life in Germany history

revision cards for history gcse edexcel life in germany

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Munich Putsch

November 1923 - Hitler wanted to seize control because conditions in Germany were very poor. The government was weak and very unpopular, and the Nazis felt that this would be a good time to take control by force and replace them.

Hitler wanted the support of the republic's army, and thought that he would get it as high ranking General Ludendorff support Nazi ideas.

600 storm troopers invaded a beer hall in munich and Ludendorff managed to persuade Bavarian leader Gustav von Kahr to support the putsch

The next day however, Kahr changed his mind and alerted the police to what the Nazi's had done. 

As the Nazi's marched into the centre of Munich, they were stopped by a police barricade and 16 Nazi's were killed, as well as 3 of the policemen. Hitler and other Nazi leaders were arrested. Hitler's trial helped him put forward his ideas and he became a recognised figure

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the Weimar republic

Workers and troops revolted in early 1918 against the governments refusal to end the war. The Kaiser abdicated so Friedrich Ebert set up a new (temporary) government. The new parliament met in Weimar in Feb 1919 and set up Germany as a democracy.

The Reichstag and the Reichsrat were the two houses of parliament. Ebert was elected as the first president of this new republic.The republic was unpopular with many Germans. It was blamed for the defeat of the Germans and the signing of the treaty of Versailles.

The republic had too many political parties and many weak coalitions which collapsed easily were formed over the years the Weimar Republic was in place.

Political extremists such as communists (left wing) and nationalists (right wing) attempted to take over from the republic by force.

The chancellor - appointed by the president from the Reichstag, had to have a majority of seats in the Reichstag. Each member of the Reichstag was elected by proportional representation, making it difficult to win the majority of votes.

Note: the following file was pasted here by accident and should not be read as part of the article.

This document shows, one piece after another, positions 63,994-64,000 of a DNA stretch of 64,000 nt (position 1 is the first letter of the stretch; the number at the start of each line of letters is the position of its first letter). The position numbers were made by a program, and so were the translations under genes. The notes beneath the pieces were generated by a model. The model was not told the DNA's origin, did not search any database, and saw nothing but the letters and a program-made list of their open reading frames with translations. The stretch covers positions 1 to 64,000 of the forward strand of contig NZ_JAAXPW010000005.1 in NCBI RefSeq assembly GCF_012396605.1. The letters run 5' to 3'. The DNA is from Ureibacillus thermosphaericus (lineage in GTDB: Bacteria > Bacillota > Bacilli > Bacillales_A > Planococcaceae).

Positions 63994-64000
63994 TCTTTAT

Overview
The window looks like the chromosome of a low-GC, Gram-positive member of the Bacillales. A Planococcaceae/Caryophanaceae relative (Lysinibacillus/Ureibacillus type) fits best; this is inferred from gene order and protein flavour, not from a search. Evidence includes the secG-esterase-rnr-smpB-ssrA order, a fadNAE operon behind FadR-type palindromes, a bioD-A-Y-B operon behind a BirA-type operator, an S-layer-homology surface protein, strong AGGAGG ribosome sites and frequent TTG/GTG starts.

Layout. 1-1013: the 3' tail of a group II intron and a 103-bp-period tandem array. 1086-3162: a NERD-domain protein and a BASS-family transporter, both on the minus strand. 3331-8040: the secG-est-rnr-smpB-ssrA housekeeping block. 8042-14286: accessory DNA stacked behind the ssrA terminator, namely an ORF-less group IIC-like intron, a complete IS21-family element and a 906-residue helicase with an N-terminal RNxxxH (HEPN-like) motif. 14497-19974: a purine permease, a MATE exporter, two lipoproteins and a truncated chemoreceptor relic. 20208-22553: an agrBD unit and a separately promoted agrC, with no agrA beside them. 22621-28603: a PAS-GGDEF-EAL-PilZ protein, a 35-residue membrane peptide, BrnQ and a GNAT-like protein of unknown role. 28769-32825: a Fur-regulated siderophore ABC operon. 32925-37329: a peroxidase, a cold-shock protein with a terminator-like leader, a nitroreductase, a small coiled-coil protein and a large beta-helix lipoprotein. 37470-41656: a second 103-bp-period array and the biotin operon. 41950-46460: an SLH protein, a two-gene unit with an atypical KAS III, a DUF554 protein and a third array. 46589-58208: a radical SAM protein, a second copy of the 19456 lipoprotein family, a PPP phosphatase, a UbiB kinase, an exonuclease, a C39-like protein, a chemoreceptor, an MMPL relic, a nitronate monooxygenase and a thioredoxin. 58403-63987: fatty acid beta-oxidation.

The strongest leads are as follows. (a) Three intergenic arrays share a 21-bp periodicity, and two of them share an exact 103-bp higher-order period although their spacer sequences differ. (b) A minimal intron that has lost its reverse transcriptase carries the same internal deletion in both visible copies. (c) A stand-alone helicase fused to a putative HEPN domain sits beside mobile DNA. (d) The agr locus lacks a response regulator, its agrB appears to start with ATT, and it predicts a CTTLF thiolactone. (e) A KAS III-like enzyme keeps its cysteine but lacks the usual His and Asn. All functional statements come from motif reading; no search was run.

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The treaty of Versailles

The treaty of Versailles was agreed upon by Britain, USA and France. The terms of the treaty were that:

  • Germany had to pay reparations of 6.6 billion to pay for the damage towards other countries
  • The war guilt clause was signed - Germany had to take all blame for the war
  • German armed forces were reduced to 100,000 men 
  • Germany lost all their colonies
  • Germany lost their airforce, and most of the navy
  • no import/export of weapons was allowed
  • Alsace-Lorraine was returned to France
  • Germany lost a lot of other territory

German citizens were angry about the treaty of Versailles, and the reparations had a huge impact on the German economy. 

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invasion of the Ruhr and hyperinflation

In 1922 Germany were unable to pay the reparations. As a result of this, in January 1923 France and Belgium invaded the Ruhr, as it was Germany's main industrial region. The government ordered passive resistance, and all the workers in the Ruhr to go on paid strike. As a result of this, Germany was producing no industrial goods and the economy suffered greatly. They were not getting any money from the Ruhr, but still had to pay the workers. They began printing money.

This led to the hyperinflation of 1923. All foreign investors took any money that they had invested in Germany away. Restaurant menus weren't printed as there was no point, workers were paid by the hour, fixed income pensions and life savings became worthless, the rich did not suffer, people carried wheelbarrows of money, burning money for heat, bartering (as was common in the middle ages), long queues for food. The mark had become worthless.

A new chancellor was appointed, Gustav Stresemann. He called of passive resistance and the strikes. A new currency was introduced to replace the mark, the rentenmark. 

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Comments

claire

Thanks these were very useful for my history revison finding it hard to revise history at the moment with all my other subjects.

 Ruhr also contribited to hyperinflation as goverment had to print more money to pay strikers working at the ruhr

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